My father, the pioneer of sound design
Roula Khalaf, Editor of the FT, selects her favourite stories in this weekly newsletter.
My father, Errol Michael Henry, is an audio geek. He collects headphones and speakers in the same way some people hoard classic cars or stamps. To him, they are not only tools of his trade but works of art. Sound design determines the vibe and feel of an environment yet remains the unsung hero of the design world. Throughout his career as a producer, my father has worked for some luminary musicians and singers – Lulu, The Jones Girls, Jaki Graham and Bobby Womack – and helped define the sound of British culture. Much of his passion, his professionalism and his genius for sound have rubbed off on me. But while I could give you a guided tour of popular speaker brands, I couldn’t tell you how many black designers feature in the history of audio innovation.
My father grew up in a working-class Jamaican family in 1970s south London – at a time when it was frowned upon for the children of the Windrush Generation to have career aspirations beyond that of doctor or lawyer. “You could say my career in sound design began aged five, banging old boxes in my parents’ garden in Lewisham,” he tells me. “I was free to explore nature, and I discovered that in the rain, when I moved for shelter under the trees, the raindrops running off the leaves altered the acoustics of those sounds. In a way, banging boxes took me from Lewisham to LA where I ended up working as a music producer.”
My father’s schoolfriend, the actor Patrick Robinson, remembers him as constantly busy: “He was always designing things out of the stuff people threw away and his bedroom transformed into a makeshift lab with soldering irons, resistors, circuits and drawings,” he says, recalling how his friend’s passion for music was also evident early on. “I went to Lucas Vale Primary School aged eight and joined the school band – your father played the guitar and he was the lead singer. He taught me how to play the drums so that I could be a part of it all and make friends. We were called The Sparkles.”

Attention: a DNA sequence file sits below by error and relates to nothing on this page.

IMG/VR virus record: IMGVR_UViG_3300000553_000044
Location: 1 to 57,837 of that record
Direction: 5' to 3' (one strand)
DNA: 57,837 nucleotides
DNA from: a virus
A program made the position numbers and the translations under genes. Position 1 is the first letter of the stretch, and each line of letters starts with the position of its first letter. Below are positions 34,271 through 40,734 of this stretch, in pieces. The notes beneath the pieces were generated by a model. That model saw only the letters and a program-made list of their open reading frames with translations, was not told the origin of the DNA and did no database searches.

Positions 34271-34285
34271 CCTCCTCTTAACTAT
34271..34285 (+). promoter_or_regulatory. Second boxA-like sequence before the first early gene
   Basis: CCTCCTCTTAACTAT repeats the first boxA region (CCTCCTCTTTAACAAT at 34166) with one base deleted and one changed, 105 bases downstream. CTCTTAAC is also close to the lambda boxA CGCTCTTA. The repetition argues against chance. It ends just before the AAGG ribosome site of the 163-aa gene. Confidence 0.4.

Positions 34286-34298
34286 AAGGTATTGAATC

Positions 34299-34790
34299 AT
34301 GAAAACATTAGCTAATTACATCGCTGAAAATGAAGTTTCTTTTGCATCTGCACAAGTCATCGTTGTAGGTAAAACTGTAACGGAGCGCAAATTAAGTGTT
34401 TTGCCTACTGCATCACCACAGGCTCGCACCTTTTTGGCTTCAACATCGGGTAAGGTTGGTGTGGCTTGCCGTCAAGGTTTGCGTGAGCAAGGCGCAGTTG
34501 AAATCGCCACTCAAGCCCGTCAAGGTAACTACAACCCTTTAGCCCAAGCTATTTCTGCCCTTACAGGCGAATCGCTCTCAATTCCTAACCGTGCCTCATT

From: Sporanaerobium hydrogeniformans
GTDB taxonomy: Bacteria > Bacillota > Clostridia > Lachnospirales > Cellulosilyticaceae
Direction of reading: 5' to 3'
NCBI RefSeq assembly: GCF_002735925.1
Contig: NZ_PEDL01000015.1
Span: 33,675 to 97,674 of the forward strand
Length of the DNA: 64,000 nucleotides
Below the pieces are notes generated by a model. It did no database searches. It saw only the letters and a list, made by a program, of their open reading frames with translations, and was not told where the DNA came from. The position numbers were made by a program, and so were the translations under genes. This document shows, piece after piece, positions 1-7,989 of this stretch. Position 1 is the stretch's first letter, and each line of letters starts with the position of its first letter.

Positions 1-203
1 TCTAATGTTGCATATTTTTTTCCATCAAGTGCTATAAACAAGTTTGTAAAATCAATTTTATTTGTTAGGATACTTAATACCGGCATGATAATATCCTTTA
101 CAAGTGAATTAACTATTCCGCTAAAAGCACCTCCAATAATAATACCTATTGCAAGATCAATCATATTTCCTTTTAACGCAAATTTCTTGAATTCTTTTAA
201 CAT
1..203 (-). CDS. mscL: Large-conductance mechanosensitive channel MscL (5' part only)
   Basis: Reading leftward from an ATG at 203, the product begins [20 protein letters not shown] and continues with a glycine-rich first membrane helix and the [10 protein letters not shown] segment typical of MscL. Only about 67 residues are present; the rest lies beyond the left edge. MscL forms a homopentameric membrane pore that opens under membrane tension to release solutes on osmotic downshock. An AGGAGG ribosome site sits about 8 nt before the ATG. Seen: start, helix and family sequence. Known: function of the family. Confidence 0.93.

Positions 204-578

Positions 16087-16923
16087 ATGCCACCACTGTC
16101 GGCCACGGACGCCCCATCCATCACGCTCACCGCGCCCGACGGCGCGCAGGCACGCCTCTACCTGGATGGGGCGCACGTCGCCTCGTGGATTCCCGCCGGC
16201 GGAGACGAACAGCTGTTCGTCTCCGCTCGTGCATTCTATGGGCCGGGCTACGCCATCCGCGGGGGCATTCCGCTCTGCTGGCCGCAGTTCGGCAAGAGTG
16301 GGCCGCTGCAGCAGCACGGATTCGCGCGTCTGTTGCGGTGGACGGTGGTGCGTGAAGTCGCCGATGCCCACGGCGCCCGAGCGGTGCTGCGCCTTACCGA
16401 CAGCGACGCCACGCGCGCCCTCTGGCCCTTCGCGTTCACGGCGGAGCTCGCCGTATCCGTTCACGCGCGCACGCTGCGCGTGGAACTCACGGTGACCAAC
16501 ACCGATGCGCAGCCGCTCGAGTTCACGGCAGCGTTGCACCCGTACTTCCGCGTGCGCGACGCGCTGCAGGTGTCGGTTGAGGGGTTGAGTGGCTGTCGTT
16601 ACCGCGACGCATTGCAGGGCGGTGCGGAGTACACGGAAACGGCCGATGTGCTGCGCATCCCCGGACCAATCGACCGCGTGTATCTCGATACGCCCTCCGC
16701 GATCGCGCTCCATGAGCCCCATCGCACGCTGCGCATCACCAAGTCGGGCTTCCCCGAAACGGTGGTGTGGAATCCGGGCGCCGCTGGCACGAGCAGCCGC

It was a music teacher, Mr Smith, who first encouraged my father as a musical prodigy – a rare example of those pioneering educators who went against the prevailing racism of the era to give young black boys a sense of belonging. Smith took the band on a trip to a recording studio in London to make a school album. “All I remember is being nine years old, and walking into that control room and seeing the console,” says my father, who claims to have totally forgotten about making an album. “I thought I’d walked into the Starship Enterprise. Once I met the engineers and saw the tech, I just knew that was what I wanted to do and where I needed to be.”
At 11, my father had turned down a scholarship to the Royal Academy of Music because the examiner had made a throwaway comment about “straightening out his unorthodox sound”. “I knew very early on that developing my own sound was part of my identity,” he says. “When my older brothers were out at work, I would take their speakers apart and put them back together before they came home, or play their records with my head between the speakers trying to imagine what and who was responsible for those sounds – and how I would play it differently.”
Super sonics: four legendary black producers
The African-American producer, arranger, composer and musician has helped define American pop for more than 70 years. His discography is vast and eclectic, spanning icons such as Frank Sinatra, Michael Jackson and George Benson. In 2013, he was inducted into the Rock & Roll Hall of Fame.
Jimmy Jam and Terry Lewis
The African-American R&B/pop songwriting and record-production duo are widely recognised for crafting the Minneapolis Sound along with Prince. To date, they have received five Grammys and are among the few artists to have written and produced hits in three consecutive decades, from 1980 to 2000.
Gamble & Huff
The production and songwriting team of Kenny Gamble and Leon Huff pioneered the Sound of Philadelphia – a genre of soul popular in the 1970s. Working with artists such as Teddy Pendergrass, The Jones Girls and Billy Paul, Gamble & Huff developed both a sound and a brand to rival Motown.